In the past 12 months I’ve interviewed dozens of people and only had one ‘no show’ – and that was just a mix up with the dates as opposed to someone who just decided not to show. If you’ve done much research you know that it is not uncommon to have a day of six interviews lined up and only to get four participants to show up.

Some of the recruits I’ve had to fill have been fairly simple, but there have also been some incredibly complex briefs that I have no idea how I would have managed to effectively communicate to a recruitment company.

And the people who do turn up are fabulous – I’ve been amazed at how close to the ‘brief’ almost everyone I’ve met has been. They’ve been interested, enthusiastic, articulate and certainly not ‘professional research participants’ – the bane of any researchers existence!

Of course, you can always just take your design and show it to people in the office, take it home to your own family, show your friends – this can be very valuable. If you’re looking to do some research that is slightly more formalised, then perhaps you could consider using your own online social networks for this purpose.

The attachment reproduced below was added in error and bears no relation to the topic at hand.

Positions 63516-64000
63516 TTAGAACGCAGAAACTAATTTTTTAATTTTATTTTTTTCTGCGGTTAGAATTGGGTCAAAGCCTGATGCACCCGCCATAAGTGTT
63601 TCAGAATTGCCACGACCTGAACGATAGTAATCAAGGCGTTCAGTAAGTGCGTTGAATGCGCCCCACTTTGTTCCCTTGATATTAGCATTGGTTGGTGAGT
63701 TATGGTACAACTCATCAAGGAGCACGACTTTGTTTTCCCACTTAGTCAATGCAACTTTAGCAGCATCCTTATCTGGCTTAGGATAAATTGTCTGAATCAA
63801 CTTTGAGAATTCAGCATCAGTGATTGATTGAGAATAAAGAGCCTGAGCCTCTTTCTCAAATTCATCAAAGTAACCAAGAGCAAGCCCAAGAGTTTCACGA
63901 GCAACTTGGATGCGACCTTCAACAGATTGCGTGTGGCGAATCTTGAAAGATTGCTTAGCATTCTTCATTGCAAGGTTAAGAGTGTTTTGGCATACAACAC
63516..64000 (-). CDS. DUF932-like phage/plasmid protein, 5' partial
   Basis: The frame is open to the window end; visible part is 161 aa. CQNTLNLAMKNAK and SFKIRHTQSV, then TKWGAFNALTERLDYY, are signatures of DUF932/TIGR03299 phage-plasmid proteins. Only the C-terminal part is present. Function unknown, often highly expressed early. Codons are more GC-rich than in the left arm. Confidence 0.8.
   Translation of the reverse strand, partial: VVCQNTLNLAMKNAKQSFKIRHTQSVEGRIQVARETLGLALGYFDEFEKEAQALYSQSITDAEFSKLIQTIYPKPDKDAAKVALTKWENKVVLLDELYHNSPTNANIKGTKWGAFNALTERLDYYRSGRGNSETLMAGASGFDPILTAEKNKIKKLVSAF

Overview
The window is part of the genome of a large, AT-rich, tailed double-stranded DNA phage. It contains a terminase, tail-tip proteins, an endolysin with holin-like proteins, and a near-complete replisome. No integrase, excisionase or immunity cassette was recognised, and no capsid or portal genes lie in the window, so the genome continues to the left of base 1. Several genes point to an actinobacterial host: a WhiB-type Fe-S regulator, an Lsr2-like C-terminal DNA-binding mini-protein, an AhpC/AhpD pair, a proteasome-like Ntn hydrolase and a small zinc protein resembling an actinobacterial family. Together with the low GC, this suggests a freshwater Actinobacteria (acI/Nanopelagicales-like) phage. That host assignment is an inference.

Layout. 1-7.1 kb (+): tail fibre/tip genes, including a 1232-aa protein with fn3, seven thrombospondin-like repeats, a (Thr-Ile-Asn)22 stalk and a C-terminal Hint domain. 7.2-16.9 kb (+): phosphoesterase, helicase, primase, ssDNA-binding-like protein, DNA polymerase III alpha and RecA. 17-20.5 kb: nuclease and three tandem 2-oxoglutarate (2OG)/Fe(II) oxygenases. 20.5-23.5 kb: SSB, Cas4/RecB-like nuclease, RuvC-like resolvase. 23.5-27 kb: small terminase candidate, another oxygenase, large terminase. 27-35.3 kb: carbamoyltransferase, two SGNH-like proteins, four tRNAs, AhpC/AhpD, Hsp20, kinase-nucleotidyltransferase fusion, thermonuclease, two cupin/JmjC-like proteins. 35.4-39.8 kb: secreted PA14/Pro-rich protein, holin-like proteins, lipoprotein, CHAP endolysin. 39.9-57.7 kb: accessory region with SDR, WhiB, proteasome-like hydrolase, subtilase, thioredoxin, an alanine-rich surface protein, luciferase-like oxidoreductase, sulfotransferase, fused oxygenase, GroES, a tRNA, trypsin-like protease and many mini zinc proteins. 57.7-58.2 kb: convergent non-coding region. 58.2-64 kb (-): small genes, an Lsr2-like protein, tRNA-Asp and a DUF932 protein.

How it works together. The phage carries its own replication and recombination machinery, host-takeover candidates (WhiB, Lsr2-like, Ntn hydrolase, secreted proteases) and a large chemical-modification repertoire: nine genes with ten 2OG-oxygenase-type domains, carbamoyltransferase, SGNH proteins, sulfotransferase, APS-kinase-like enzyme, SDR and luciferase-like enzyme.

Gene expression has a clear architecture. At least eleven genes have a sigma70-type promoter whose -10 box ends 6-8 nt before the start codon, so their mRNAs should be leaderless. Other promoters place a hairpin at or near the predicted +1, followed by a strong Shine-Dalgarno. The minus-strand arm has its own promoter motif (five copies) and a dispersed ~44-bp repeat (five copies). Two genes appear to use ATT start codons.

It has certainly made me value even more the networks that I have in place and thankful for the great people who I interact with in these spaces.

(and, while I’m at it – if you’ve helped me with recruiting in the past year or so – thank you, thank you very much!)

Client-Centred Research

Word on the street is that the benefit of User Centred Design is hard to prove… I’m a fan of UCD as a process and I think that it is difficult to measure where process has been central to outcome, but today that’s a tangent. Part of the argument that is made is that a good designer can do almost as much by applying their design experience and expertise as what can be achieved through a UCD approach. In many cases, I heartily agree. Sometimes the process is more about the client than it is about the end users.

A project I’ve been working on recently is a case in point. This project is a pretty big deal – a lot of time and effort and, of course, money, have been ploughed into it already and there is plenty more to follow. Stakeholders have already been working on this project for ages when I get the call to come in and do my thing.

From a quick look at the proposed designs it is clear that there are some fairly significant issues that need to be resolved – both at the proposition level and at a more tactical, executional level. I don’t need research to tell me that and, because of my experience, I have a pretty good idea of what we need to do to fix this.